You hear a lot about management training and this suggests (on the slenderest hard evidence) that management is trainable.

I certainly do not want to beat a dead rattlesnake, but the firing of the rattlesnake's friend from the Interior Department is a pretty example of management as everyone knows it.

The fired fellow (recently rehired wahen all hell broke out on his behalf from those of use who like rattlesnakes better than Cabinet secretaries) was said to be outstanding in his job of protecting endangered creatures. He urged a restaurant to stop serving snakes -- Cabinet secretaries, you notice, always eat at snake restaurants -- and got fired. There is still some questions which yo-yo at Interior fired him.

Anyway, it is usually a mistake to fire an "outstanding" worker summarily for minor lapses which are the result of zeal.

True, if you get some fellow in an organization who works eagerly it is bound to be disruptive.

But the way you get rid of him, so things gan get back to normal, is to promote him high enough that he no longer has any connection with the field he is expert in. He will then prove as useless any anybody else and harmony will be restored.

Any manager who does not understand that has to business on a management team.

Recently I spent an afternoon viewing management training films out in Rockville. BNA Communications (Bureau of National Affairs filmmakers) has 200 training movies to show managers how to acquire the basic brains they would probably have if they were not managers.

A fine film on insubordination showed that (exactly as in the Interior management incompetence) usually the trouble comes from some impetuous nitwit -- whether a foreman or a chief of staff -- who has not thought 19 hours ahead.

I saw other dandy films, all of them unarguable with, and all of them making the same point: Management consists less in "managing" than in being sensible, just, wholesome, courteous, kind and with an IQ of at least 88.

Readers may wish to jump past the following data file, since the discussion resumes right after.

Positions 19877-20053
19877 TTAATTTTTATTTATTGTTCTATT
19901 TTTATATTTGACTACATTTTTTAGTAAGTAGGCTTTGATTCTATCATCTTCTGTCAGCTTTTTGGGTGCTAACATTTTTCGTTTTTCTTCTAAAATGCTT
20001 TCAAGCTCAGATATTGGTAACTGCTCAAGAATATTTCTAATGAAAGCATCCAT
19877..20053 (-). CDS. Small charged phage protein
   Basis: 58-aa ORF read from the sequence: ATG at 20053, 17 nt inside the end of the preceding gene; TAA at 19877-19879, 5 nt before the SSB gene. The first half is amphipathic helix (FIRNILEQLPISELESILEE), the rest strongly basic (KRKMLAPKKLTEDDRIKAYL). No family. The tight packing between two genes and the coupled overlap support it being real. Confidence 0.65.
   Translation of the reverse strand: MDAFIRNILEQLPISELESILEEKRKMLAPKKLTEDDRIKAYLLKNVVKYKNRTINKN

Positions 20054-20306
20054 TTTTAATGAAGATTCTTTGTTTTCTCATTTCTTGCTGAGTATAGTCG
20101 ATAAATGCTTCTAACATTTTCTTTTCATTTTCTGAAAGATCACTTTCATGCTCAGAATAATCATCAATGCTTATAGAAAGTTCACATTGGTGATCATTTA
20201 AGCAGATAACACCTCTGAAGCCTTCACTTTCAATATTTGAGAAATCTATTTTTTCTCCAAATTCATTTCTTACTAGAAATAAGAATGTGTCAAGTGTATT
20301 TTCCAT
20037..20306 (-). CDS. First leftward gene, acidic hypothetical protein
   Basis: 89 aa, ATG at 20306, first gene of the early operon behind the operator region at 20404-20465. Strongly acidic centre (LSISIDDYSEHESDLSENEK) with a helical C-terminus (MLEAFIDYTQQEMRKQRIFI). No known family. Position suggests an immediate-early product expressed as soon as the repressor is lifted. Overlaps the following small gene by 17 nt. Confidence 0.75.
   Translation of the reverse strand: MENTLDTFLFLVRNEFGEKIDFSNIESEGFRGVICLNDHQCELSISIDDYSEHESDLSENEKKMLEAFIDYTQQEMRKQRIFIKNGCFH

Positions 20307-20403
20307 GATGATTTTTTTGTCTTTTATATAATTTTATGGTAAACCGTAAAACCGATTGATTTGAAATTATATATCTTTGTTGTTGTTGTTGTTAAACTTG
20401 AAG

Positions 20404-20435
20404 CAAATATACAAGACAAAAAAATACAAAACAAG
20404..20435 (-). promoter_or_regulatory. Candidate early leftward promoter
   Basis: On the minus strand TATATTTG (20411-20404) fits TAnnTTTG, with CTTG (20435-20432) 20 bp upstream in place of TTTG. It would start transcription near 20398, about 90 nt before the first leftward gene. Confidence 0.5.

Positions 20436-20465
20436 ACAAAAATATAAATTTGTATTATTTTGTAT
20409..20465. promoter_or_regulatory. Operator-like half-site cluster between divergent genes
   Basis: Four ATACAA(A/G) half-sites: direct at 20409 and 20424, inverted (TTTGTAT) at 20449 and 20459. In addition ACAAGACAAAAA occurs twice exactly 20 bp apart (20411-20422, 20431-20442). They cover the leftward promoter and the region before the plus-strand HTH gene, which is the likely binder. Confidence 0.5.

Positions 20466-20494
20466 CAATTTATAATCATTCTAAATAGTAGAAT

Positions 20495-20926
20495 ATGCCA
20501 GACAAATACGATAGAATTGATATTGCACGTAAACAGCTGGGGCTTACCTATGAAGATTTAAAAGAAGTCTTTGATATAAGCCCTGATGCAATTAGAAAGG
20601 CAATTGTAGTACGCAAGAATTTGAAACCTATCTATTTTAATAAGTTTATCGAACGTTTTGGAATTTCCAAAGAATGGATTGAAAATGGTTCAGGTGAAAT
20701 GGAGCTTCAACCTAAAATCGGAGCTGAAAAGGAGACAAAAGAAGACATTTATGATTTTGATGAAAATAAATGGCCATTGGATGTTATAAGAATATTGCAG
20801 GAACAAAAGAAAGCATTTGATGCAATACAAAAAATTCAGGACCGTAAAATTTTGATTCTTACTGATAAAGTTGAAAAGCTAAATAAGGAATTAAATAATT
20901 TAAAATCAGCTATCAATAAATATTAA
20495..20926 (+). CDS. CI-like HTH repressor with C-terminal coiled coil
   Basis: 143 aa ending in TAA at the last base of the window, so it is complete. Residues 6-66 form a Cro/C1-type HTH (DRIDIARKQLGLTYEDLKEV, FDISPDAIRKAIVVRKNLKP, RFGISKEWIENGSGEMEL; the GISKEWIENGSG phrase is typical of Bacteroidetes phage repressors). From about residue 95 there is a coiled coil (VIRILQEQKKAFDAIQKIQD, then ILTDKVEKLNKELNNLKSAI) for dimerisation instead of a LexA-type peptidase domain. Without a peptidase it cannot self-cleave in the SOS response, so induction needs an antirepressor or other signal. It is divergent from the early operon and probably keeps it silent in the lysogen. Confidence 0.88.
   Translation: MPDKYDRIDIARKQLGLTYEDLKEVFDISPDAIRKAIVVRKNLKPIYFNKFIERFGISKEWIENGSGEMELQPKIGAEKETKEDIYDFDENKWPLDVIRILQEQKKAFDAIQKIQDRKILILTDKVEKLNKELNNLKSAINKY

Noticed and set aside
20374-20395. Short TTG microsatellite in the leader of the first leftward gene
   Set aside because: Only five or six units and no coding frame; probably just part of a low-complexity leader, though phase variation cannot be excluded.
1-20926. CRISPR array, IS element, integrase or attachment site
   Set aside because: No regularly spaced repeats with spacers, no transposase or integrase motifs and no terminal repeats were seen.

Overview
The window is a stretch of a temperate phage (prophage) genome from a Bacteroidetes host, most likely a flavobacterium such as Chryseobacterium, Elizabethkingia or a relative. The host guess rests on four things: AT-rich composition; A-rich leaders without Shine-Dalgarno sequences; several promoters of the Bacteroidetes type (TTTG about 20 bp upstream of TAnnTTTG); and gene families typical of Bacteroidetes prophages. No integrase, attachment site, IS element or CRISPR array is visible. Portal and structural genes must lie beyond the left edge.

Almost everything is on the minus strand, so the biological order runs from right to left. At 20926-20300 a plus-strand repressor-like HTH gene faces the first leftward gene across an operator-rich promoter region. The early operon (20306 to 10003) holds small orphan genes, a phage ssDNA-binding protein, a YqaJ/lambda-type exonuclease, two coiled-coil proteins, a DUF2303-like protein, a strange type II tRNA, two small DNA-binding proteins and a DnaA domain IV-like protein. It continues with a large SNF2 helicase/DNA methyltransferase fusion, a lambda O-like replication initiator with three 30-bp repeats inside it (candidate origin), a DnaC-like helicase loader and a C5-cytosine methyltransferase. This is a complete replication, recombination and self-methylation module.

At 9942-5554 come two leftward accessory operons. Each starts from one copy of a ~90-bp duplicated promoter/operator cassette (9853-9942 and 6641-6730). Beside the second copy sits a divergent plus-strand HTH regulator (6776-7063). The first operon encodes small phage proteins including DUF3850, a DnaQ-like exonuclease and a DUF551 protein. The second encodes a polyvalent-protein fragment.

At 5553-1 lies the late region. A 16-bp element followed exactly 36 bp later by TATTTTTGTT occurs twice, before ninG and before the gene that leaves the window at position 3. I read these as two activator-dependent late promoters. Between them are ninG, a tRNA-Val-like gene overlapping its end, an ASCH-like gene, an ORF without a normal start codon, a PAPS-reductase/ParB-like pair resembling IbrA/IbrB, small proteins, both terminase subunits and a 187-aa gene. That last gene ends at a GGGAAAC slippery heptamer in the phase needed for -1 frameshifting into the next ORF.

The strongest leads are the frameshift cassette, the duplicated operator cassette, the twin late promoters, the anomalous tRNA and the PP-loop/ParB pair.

The true problem of management is the difficulty of finding enough people with those qualifications to staff the company. I am not sure how much good it does to know what the trouble is if -- once you know -- there is nothing that can be done about it.

You take nurses, sculptors, salesman, priests -- people with actual skills and passions, they gravitate to jobs that use those skills. You are left with a lot of people who must become either hewers of wood or managers, and your basic crisis is that the basic barrel from which managers must necessarily be drawn is pretty watery and (as a baffled drund once said when given a glass of water) not likely to sell.

Recently I had a gorgeous lunch at the Library of Congress to hear the fine balladeer, Richard Dyer Bennett, discuss his work of reading the Robert Fitzgerald translation of Homer's Odyssey. He has learned to manage Homer. And how? By thinking of that great work more than of himself.

He said he wanted a harp to hold, while reciting,that he could twang from time to time to mark a transition in the tale.

Between the Cyclops and the Sirens, say, you would have a trum of vibrating strings so people don't get confused.

He's had three harps, none of which was suitable, he said. Either they were too heavy to hold for an hour or had some other defect.

He was dining at the Sheraton Carlton (he went on) where he was that enchanting harp lady they've got and, behold, she made suggestions for the right kind of Homeric harp -- not too heavy and now the man is on his way with a new harp-maker who may solve his problem.

The Carlton is, very likely, the obvious place to turn for the hot poop on harps and other gracious remnants still surviving in the world. The manager over there, Rose Narva, has set the clock back 50 years and spent no telling how many millions to do it.

They have dinner with shades, an orchestra you can talk over, Tournedos Rossini, soup served from silver tureens, place plates, lemons stuffed with lemon ice and so on.

If I wanted to show somebody what a fine hotel used to be like, in the days when hotels were fine, I'd take them to the Carlton (and hope they would pay the bill).

What was once one of the town's cruddy luncheon rooms in the basement has been turned into a smart disco (membership required). When I was guest of the Narvas there I saw an ambassador, the son of a big Hollywood actor, a cousin of Sadat's, a black judge, a noted dermatologist, a young barber -- a real cross section bounding up and down on the floor beneath the decibels and flashing lights.